Women and children in the Comox Valley leaving violence now have another safe place to regroup, recover and begin rebuilding their lives, with the opening of a new women’s housing project in Courtenay.
“Women and children need to know there are safe, compassionate places for them to turn to when they leave an abusive situation,” said Ronna-Rae Leonard, MLA for Courtenay-Comox. “We are working with non-profit partners throughout the province to ensure women and children have access to homes where they can heal, free from violence.”
The project will provide eight units for up to 16 women and children leaving violence and is funded through the Building BC: Women’s Transition Fund. The fund, a $734-million investment over 10 years, will build 1,500 transition, second-stage and long-term housing spaces for women and children leaving violence, and will increase the number of women’s housing units in B.C. by 63 per cent. More than 340 of these new homes have already been announced in 14 communities throughout the province.
The Comox Valley Transition Society will manage the day-to-day operations of the units. Since 1987, the society has offered women and their children a safe place to stay at Lilli House, a shelter for women escaping violence. The non-profit also offers counselling, support and a range of other services, including preventive education programs.
“Transition houses like Lilli House are just the first step of a very long and difficult journey for women and their children escaping violence,” said Heather Ney, executive director, Comox Valley Transition Society. “Having longer-term, affordable housing units available for when they are ready to leave the transition house is crucial in helping them to rebuild their lives. By opening these units in Courtenay, we are providing another level of support to women, children and families in need in the Comox Valley.”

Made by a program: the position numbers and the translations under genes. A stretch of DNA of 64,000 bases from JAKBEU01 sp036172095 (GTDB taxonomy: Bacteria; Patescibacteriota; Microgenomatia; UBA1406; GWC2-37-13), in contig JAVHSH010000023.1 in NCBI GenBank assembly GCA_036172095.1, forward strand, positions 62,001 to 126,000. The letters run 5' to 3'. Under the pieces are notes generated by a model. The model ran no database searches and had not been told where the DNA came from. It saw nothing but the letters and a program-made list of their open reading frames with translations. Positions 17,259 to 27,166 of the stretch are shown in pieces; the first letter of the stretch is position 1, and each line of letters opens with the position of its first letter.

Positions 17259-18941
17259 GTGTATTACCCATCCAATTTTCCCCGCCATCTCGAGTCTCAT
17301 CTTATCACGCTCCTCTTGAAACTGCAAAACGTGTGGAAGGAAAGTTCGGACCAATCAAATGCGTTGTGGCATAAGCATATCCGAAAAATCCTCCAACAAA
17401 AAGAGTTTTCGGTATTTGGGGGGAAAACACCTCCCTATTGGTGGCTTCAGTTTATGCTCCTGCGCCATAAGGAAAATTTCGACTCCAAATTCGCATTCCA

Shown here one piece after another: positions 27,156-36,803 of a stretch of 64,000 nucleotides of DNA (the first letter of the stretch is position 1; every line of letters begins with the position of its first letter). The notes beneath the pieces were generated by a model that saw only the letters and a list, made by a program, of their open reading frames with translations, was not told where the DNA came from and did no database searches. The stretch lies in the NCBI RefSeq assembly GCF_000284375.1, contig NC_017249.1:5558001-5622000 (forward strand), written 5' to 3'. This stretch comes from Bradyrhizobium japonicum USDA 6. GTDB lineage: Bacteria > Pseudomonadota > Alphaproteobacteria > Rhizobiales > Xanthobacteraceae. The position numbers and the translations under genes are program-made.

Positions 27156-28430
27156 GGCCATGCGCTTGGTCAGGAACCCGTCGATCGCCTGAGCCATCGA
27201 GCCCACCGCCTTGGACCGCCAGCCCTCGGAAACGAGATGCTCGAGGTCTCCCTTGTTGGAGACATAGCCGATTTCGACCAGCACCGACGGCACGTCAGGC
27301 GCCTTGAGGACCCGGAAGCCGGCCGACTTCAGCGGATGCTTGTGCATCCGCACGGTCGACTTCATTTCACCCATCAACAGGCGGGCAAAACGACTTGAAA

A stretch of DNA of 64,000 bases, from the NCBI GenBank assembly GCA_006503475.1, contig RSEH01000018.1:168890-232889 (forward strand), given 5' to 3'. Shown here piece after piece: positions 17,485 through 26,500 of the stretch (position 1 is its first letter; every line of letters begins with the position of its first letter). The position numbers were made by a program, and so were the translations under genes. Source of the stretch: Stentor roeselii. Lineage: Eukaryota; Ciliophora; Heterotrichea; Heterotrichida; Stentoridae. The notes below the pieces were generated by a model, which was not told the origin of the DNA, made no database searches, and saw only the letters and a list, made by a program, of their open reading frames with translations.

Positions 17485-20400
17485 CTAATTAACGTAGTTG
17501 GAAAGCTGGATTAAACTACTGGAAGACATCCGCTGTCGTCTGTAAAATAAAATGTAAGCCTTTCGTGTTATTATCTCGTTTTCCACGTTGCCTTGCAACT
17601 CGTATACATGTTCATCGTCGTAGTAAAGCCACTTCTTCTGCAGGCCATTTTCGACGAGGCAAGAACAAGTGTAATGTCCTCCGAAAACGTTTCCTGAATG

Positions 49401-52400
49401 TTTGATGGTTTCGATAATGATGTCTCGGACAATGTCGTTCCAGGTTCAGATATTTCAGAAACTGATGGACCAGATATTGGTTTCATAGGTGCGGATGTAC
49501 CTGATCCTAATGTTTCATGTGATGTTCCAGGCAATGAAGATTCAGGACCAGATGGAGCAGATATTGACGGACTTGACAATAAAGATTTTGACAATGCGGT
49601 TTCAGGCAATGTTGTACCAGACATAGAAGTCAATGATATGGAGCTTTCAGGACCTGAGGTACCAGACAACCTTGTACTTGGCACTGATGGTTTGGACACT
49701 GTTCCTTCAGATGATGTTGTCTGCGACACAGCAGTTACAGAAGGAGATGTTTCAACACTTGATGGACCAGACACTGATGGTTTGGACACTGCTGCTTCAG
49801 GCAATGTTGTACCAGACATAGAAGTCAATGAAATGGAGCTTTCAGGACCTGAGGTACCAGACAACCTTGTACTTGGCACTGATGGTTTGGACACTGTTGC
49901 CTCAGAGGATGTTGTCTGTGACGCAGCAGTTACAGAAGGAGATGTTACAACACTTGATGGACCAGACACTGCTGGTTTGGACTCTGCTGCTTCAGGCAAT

Women will receive assistance accessing and receiving referrals to other services available through the Comox Valley Transition Society and in the community. This can include, but is not limited to, counselling for themselves and their children, assistance with job searches or exploring educational opportunities and parenting support.
“For women fleeing violence, access to housing will help them take the important step towards safety for themselves and their children so they can focus on healing and recovery,” said Melanie McCollum, acting mayor, City of Courtenay. “This facility will offer them the dignity, support and respect they so deeply deserve. We are very grateful to the Province and the Comox Valley Transition Society for providing this much-needed service for women and children in our community.”
Residents moved into their new homes in July 2019 and pay monthly rent ranging from $570 to $965.